BBC Radio Gloucestershire Interview
Out of the blue I got an email last week from BBC Radio Gloucestershire who were wanting to interview local bloggers, understand their motivations and how they keep-up the momentum. It went out as “near-live” yesterday:
Conversation / interview with a New Zealand beekeeper and podcaster: Kiwimana Podcast
External link: BBC Ra… Read More
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Beekeeping, like every other action, has its own dos and don’ts. Start beekeeping generally includes the gear that is needed and buying bees. However, some people who are starting this avocation usually make a few errors. It’s ok to make mistakes, and also this article can help new beekeepers avoid making the same mistakes others have previously.
Here are three mistakes which every beekeeper should prevent:
1. Not knowing the best time to start avocation or a beekeeping business can end up being a catastrophe. It can lead to a lack of cash and your bees. Since most bees die during the winter, winter is the worst possible time to begin. This would drive a beekeeper to buy a brand new mountain of bees, which would cost more money. Fall is another lousy time since there are fewer blooms, hence a smaller number of honey picked, to begin beekeeping. The best time to start beekeeping is during summer, which can be the time of the year where there are lots of blooming flowers.
2. Purchasing used gear and old books. That is a typical mistake made by many start beekeepers. It is understandable that one would need to conserve money as much as possible, but purchasing used old and equipment beekeeping novels isn’t a good idea. First, used gear can come with “familial” difficulties. The extractor factory outlet might have a flow, or the uncapping knife might not be sharp enough to uncap all the wax. This would definitely change the quality of one’s honey, which isn’t an ideal situation particularly if a beekeeper is intending to begin a honey-selling company. Second, old books can provide aged info on beekeeping. One might be stuck using the conventional method when there are more rapid and better methods manufacture honey and to maintain beehives.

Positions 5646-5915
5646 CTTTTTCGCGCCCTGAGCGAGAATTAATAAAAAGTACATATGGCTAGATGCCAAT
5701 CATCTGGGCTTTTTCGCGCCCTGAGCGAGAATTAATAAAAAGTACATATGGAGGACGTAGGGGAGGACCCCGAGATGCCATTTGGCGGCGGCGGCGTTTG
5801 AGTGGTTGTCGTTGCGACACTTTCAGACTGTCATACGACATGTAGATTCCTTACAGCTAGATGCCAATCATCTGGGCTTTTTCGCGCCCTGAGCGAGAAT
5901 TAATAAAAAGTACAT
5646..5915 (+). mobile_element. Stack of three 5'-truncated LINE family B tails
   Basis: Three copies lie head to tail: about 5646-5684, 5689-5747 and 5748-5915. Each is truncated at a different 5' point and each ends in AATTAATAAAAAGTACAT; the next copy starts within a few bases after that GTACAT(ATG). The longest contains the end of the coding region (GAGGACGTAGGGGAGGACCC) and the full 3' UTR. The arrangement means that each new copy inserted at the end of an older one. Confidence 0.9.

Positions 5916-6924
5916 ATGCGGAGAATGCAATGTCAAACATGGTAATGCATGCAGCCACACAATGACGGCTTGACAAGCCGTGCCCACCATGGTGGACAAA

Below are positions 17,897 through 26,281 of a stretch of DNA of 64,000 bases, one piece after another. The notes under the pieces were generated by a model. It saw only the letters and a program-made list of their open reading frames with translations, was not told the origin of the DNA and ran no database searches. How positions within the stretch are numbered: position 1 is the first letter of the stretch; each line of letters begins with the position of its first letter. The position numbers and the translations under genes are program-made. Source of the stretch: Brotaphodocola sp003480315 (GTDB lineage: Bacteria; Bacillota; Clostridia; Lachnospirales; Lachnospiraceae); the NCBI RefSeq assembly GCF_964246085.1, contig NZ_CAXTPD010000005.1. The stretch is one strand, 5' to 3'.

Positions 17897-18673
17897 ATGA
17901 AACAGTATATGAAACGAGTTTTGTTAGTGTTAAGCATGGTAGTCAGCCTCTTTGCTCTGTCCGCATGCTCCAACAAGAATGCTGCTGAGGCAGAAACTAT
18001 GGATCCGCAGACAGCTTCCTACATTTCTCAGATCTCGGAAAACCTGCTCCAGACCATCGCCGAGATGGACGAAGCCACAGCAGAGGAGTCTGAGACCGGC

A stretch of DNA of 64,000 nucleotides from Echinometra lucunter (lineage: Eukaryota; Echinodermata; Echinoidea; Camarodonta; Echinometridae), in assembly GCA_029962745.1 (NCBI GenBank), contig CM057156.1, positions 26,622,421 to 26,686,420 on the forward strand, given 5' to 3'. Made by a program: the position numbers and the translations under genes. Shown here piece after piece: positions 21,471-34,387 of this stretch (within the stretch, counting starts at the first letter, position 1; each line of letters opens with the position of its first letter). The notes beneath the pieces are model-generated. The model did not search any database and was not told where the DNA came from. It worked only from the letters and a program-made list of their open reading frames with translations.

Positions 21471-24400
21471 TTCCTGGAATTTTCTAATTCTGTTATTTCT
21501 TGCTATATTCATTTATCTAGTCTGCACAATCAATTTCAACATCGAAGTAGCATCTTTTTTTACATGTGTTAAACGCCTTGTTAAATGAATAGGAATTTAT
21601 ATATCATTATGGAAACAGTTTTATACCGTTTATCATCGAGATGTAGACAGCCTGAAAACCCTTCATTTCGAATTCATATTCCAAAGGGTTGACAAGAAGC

3. Refraining from buying protective gear. Think about this. He/she will come out as a pincushion with all the bee stingers stuck to their body, if one doesn’t wear protective gear when managing the hives and accumulating the honeycombs. Protective equipment is expensive, yes, but it is going to help beekeepers avoid having to pay medical bills from all the bee stings.
These three mistakes are presented here to help they are avoided by future beekeepers. It’s best to consult a specialist beekeeper, before getting started beekeeping. If buying a particular item looks overly high-priced, constantly think about the end cost (if they do not buy this item now, will it cost them more later on?). In the long run, it is up to the individual to determine the best plan of action.